Plus, after the second time around, how many people with elderly HVAC systems, who didn’t NEED immediate replacement, are still on the fence about buying? One is reminded of the “Employee Pricing for Everyone” programs which ultimately killed immediate sales for the auto industry.

    The worst thing about overuse of the Frustrated Contractor letter is the damage it does to the contractor’s reputation. No matter what he follows it with, the list he’s been mailing already considers him to be a liar.

    Ironic, isn’t it? All across the country the very element which first creates credibility whittles away at it with repeated use.

  2. Lorraine on 10.25.2010

    Thanks for this post, Jeff.

    Your example of the emotional WIFFY got me thinking about using WIFFY for non-profit marketing and development tools. Contrary to what many imagine, successful non-profit marketing doesn’t focus only on the cause (i.e., organization-centric messaging) but also on benefits to audience/donors and what’s in it for them.

    I can also see how WIFFY would work beautifully for non-profit appeals: It not only offers a fresh way to hook attention, but also bolsters credibility and trust.

  3. Jeff on 10.26.2010


    Thanks for reading and I’m thrilled you found it useful. Would love to see an example of WIIFY applied to non-profit marketing! Do you have any examples on-hand?

    But I definitely agree that in a blood-is-thicker-than-water sort of magical-thinking way, non-profit marketing has to make supra-rational appeals that touch an emotional, almost primal place in our psyches. And when dealing with that, the last thing donors want to see or feel is that the people working at the non-profit are just going to a 9-to-5 job.

    – Jeff

  4. Holly Buchanan on 10.27.2010

    Great examples Jeff.

    I especially like the jeweler ad at the end.

    I see this working well in the financial services industry. Many folks think those folks are just out to make a buck.

    I was speaking to a group in Atlanta. And there was a young hot-shot guy in the back row who was a Long Term Care insurance guy. I asked him why he got into the business, expecting an answer like “control your own destiny” and “make unlimited income” typical lines.

    Instead, he said, “I was very close to my grandmother. After she died, we found out she’d been abused in the nursing home. It is my life’s mission to make sure that never happens to anyone else’s grandmother.”

    Wow talk about WIIFY. I told him to tell that story in every single sales meeting he goes into.

    Thanks for another great post.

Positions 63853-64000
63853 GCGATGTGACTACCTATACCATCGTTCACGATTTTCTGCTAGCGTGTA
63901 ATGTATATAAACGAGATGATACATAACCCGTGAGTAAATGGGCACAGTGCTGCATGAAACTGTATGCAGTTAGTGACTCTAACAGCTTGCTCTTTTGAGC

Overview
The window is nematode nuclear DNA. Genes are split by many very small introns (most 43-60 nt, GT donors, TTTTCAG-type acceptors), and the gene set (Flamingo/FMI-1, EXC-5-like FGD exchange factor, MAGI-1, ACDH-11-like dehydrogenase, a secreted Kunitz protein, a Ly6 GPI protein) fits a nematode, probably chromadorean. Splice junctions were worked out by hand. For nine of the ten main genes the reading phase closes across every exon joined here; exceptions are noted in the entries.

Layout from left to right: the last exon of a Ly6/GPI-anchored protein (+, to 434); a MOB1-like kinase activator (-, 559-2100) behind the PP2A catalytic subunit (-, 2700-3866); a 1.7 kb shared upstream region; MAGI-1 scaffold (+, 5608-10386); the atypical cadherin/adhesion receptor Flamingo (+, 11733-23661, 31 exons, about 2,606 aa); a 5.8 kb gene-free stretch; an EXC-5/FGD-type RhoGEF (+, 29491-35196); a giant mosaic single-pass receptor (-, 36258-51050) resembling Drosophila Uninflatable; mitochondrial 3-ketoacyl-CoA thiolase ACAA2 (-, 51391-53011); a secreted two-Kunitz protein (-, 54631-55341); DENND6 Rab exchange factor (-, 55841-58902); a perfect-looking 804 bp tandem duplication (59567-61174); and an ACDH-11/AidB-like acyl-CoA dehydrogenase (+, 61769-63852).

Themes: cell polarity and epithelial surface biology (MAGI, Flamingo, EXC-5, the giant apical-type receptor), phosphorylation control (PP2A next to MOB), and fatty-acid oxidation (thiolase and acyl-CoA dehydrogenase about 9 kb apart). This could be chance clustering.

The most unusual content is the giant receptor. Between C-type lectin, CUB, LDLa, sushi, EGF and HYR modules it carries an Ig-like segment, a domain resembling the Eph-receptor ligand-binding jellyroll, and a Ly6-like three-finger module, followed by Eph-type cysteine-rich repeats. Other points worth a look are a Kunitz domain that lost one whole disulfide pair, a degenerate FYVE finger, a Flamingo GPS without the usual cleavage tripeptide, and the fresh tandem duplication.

.-= Holly Buchanan´s last blog ..Women and Finance Survey with Vibrant Nation =-.

  5. Jeff on 10.28.2010


    That is AWESOME! Thanks so much for the comment and for sharing that way-cool story.

    – Jeff

  6. Jeff on 10.29.2010


    You’re right that a passing good deal has to be, in fact, passing – has to, at some point, pass – to have real credibility. In the case of the Frustrated Contractor Letter, it could reasonably be construed as seasonal: you’re always going to get good deals on Christmas decorations AFTER Christmas and you’ll always get a better price on air conditioning units in winter than in summer. But the extra, time-pressure elements they put in the letter just don’t hold up well to repeated use.

    All that said, the letter still pulls and the economics continue to work for HVAC companies that do the mailing. Hard to argue against that. But really, what this points out is most businesses – and sadly, most copywriters – over-eagerness to cut and paste rather than to look at first principles and come up with and test original material. It’s why there are all those “Who else wants…” headlines out there.

    – Jeff

  7. Chuck McKay on 10.29.2010

    Jeff, in general I agree, but “All that said, the letter still pulls and the economics continue to work for HVAC companies that do the mailing. Hard to argue against that.” requires a slight caveat. It continues to pull well for HVAC companies which use it for the first time – as it should. The Frustrated Contractor is an example of an exceptionally persuasive direct response letter.

    However, having personal experience with two HVAC companies that have burned it out in their markets, I can attest to its declining effectiveness with repeated use.

  8. Jeff on 10.29.2010

    That might be the case, Chuck. I haven’t been actively involved with any clients in that industry in a year and a half or so, but the last time I checked, I personally knew of several HVAC companies that had been running that letter, with very minor tweaks, for years. And while the response rate had gone down dramatically, the letter still more than economically justified itself with less than a .1% response rate.

    These numbers are approximate, but if you send 10,000 such letters out at a cost of a few thou and you get 10 respondents back for 5 sales, and if the sales are for $10K systems made at a 100% mark-up, well, you just made a handsome profit. You can only imagine how well the letters worked back before they were over-used and mis-used! But even at a dismal response rate, they can still more than economically justify themselves, on the short-term. That’s what I meant about “being hard to ague with.” Didn’t say you couldn’t argue with it, just that putting five figures in your back pocket makes a powerful counter-argument.

  9. Chuck McKay on 10.29.2010

    Excellent points.